DESIGNING FOR FIREFIGHTER WELLNESS
As public safety architects, we must prioritize firefighter wellness in the design of fire stations. Beyond the standard separation of spaces and transition zones, we can implement strategies that actively reduce firefighter stress while they are at the station.
One crucial aspect is providing views and natural light in as many spaces as possible. According to the WELL Building Standard, exposure to natural light improves mood, alertness, and overall health. Windows throughout the facility and interior glazing allow light to penetrate deeper into the building.
Furthermore, positioning the kitchen and dining areas along an exterior wall with access to an inviting outdoor space encourages firefighters to spend time outside, positively impacting their well-being. When designing these outdoor spaces, careful consideration should be given to factors such as compass orientation, views of natural features, various seating options (both group and individual), and providing shade. Fire station personnel often neglect or underutilize outdoor patio spaces when they are located next to busy and stressful areas like parking lots, high-traffic roads, or the apparatus apron. Organizing the building around a well-designed outdoor environment allows for views from various spaces within the station, including offices, conference rooms, dining areas, and lounges, fostering a stronger connection to nature.
Additional Wellness-centered Design Elements
Some stations find value in growing their own food, whether it’s a station garden or a larger community garden. This allows direct contact with nature and fosters interaction with the communities served.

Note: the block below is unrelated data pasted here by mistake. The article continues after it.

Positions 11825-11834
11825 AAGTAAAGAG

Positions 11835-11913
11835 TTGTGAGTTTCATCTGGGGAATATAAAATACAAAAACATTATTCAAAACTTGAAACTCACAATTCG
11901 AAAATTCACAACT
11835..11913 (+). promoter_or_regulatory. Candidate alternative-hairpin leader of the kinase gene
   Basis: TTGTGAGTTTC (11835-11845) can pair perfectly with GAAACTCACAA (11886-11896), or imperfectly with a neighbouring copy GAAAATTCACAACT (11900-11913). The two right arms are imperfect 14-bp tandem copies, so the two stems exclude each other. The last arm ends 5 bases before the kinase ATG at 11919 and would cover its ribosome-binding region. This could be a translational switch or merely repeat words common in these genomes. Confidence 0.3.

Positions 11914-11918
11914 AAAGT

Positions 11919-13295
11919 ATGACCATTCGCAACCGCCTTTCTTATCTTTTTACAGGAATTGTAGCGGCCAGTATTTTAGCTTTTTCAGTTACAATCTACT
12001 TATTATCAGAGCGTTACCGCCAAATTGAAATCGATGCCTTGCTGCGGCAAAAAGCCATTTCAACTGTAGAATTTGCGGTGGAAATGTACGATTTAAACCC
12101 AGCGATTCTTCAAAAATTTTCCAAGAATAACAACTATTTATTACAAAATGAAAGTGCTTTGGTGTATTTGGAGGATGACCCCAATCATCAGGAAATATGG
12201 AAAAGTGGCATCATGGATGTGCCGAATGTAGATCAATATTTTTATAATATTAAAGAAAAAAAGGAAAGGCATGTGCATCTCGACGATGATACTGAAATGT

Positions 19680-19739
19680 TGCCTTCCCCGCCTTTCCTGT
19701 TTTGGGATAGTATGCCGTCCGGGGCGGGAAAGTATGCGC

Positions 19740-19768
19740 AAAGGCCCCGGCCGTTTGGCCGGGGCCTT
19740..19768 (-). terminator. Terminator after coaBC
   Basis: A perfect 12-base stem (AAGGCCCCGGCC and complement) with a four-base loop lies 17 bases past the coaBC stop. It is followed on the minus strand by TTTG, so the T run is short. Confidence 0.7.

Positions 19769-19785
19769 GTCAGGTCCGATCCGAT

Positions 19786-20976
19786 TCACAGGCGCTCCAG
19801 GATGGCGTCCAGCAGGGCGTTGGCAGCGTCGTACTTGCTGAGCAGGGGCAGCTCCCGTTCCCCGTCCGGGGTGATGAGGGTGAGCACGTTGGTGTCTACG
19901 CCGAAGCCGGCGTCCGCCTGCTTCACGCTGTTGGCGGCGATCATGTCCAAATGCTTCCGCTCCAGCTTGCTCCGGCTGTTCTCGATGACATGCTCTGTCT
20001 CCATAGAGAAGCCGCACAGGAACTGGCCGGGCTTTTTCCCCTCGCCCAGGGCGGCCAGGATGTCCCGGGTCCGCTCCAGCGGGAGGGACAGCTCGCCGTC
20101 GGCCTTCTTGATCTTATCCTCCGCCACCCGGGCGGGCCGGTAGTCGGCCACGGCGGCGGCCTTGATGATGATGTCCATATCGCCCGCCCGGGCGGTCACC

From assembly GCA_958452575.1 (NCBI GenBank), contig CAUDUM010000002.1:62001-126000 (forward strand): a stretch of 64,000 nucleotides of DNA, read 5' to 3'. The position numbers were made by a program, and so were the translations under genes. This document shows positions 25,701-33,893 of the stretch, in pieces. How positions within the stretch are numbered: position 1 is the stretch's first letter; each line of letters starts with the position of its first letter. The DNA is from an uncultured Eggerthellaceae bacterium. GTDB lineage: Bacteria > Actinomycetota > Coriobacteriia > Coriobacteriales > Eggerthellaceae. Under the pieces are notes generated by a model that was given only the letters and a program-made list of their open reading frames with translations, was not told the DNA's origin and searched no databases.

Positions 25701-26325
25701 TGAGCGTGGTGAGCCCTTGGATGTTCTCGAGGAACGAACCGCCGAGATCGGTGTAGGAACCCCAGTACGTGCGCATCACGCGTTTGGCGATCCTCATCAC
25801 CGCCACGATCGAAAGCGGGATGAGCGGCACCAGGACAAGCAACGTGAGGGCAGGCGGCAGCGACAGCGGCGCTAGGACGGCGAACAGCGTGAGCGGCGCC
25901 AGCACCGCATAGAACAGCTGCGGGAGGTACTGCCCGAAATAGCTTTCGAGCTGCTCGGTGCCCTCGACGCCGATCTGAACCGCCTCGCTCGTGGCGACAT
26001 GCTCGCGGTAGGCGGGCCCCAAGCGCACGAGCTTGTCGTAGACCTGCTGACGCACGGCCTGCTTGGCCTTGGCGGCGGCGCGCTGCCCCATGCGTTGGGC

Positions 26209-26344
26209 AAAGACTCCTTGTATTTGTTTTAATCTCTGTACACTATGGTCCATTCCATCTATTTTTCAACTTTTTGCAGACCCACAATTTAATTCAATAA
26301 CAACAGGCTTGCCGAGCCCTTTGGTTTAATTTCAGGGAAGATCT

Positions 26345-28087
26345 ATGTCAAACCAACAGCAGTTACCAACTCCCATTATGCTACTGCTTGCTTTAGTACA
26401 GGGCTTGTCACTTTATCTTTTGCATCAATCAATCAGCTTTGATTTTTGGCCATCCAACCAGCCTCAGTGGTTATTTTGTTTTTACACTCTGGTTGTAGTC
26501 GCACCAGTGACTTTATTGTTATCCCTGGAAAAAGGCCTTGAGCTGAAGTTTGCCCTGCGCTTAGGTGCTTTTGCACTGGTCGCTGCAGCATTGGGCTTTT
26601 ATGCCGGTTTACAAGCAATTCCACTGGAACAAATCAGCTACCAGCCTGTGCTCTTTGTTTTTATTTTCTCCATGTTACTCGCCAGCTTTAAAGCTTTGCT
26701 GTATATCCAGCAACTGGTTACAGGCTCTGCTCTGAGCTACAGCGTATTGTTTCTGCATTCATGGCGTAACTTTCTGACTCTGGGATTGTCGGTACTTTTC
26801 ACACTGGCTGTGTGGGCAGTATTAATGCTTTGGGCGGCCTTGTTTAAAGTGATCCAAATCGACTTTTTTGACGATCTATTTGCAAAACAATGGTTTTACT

Providing dedicated relaxation spaces is also important for firefighter wellness. These areas should be solely for relaxation, regeneration, and well-being, free from other multi-purpose functions like trainings, meetings, or projects.
Fitness is critical for firefighters, so well-designed fitness rooms with access to views and the outdoors are essential. This encourages varied and multi-faceted workouts, such as high-intensity interval training, making exercise engaging for the crew. The fitness room location should be in a busy area of the station and visible from the corridor to ensure safety during solo workouts.
Incorporating biophilic elements into fire station design, such as natural textures, colors, and materials, significantly enhances wellness. Station crews tend to initially lean toward using red in the station’s interior color palette. However, incorporating softer colors such as blues, greens, and natural tones lends to stress reduction and wellness. Selecting durable, easy-to-maintain materials further supports the longevity of the space.
Fire stations are like a “home away from home” for first responders. Designing these facilities should meet functional requirements and prioritize the health and well-being of the firefighters who dedicate their lives to protecting others.